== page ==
NAIROBI, Kenya, Dec 27 – The holiday season has proven to be very difficult for most Kenyans especially for parents preparing their children for the new school year incurring additional costs for fees, uniforms and textbooks.,
Parents who had to shelve plans to head up-country for Christmas due to high transport costs, are now finding themselves in yet another tight situation of budgeting for the coming year’s school expenses.
Simon Gichuru a father of four was shopping at a Nairobi uniform retail store on Moi Avenue on Tuesday and lamented the hiked school uniform prices and school fees in recent months.
“The fees structures have almost doubled. Issues to do with transport have also gone up by about 30 percent. For school uniforms as opposed to last year’ what we were buying at Sh500 is now going for between Sh750 and Sh850,” he said.
Gichuru who is an accountant by profession said as a result of the high costs, he has had to move two of his children from a private school in Karen to a public school in Limuru to cut on expenses.
He said fees for one of his daughters in Limuru was reviewed to Sh35,000 for this year’s first term compared to Sh20,000 for the same period in the previous year.
Some schools have already had to increase their fees by 50 to 70 percent for next year.
However, for uniform supply stores this season has not been any easier, with some seeing a marked decline in the number of customers shopping for the new year.
Though most of the rush of parents looking to make last minute purchases will come on Sunday and Monday before 3rd January hits, Eric Kasavuli a sales person at the school uniform store on Moi Avenue said prices are the ultimate factors to determine what customers will buy for their children.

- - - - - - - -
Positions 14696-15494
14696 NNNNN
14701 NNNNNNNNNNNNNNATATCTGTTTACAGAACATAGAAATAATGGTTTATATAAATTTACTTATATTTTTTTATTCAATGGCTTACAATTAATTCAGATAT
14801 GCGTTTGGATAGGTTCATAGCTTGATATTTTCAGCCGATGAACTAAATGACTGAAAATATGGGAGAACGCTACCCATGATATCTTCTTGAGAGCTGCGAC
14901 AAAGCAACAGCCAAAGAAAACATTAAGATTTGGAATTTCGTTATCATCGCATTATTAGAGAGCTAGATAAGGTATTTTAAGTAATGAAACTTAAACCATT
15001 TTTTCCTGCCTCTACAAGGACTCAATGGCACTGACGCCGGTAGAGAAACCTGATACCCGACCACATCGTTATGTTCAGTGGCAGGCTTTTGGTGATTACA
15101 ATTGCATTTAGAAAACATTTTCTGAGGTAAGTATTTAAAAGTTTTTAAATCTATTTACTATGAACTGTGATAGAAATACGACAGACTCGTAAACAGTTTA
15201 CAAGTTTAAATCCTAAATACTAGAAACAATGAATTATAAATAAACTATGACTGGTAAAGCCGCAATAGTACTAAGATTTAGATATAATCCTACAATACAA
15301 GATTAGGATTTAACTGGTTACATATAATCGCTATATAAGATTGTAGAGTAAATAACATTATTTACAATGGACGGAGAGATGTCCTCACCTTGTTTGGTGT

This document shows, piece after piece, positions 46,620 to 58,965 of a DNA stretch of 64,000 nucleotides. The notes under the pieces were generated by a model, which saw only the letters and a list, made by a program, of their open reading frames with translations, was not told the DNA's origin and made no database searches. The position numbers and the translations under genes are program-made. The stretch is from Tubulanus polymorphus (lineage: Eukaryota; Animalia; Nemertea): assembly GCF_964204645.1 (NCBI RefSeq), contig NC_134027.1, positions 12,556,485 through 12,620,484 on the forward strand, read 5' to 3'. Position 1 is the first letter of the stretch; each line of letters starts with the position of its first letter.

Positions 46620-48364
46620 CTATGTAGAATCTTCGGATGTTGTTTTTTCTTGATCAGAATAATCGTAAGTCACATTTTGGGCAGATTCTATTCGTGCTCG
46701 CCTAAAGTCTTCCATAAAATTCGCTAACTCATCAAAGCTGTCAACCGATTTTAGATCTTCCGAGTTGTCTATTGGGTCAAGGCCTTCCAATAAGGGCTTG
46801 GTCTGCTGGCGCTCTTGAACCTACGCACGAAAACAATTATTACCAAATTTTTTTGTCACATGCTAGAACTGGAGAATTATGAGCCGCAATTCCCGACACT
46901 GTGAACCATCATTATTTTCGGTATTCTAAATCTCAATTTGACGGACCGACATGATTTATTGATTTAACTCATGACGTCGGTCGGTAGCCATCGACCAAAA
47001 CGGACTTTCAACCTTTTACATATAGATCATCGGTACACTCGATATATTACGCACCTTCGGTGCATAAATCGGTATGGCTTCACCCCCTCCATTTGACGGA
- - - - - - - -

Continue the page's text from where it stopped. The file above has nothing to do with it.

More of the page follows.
“Last year we had so many customers but this year the prices have gone up and so many customers are complaining. There are some who come to confirm prices and they say they are very expensive and then they just leave,” he said.
Having worked at the store for two years, Kasavuli has also noticed fewer customers buying in bulk, opting for essential items and deciding to complete uniform sets elsewhere.
School Outfitters co-partner Kanti Haria argues that the higher prices have come about due to the harsh economic times having an effect on the production costs.
“Uniform prices changed quite a bit because of the global increment. I have kept a lot of stock. Most of our customers know how to budget for books, fees, uniforms. I think they are ready for it,” he said.
Haria was confident business would keep at a nominal rate given the amount of time his family has been in the uniform business in Kenya, when his father set up the shop in Nairobi in 1934.
Gichuru was not so optimistic for the coming year, and instead chose to adopt a wait-and-see attitude when it comes to the possibility of lowering the cost of living.
“You have to afford food in the house and pay rent. Fuel prices are going up by the day. It is just a means of trying to see if life is going to get any easier, but from the way things are going, I think only God will save us.”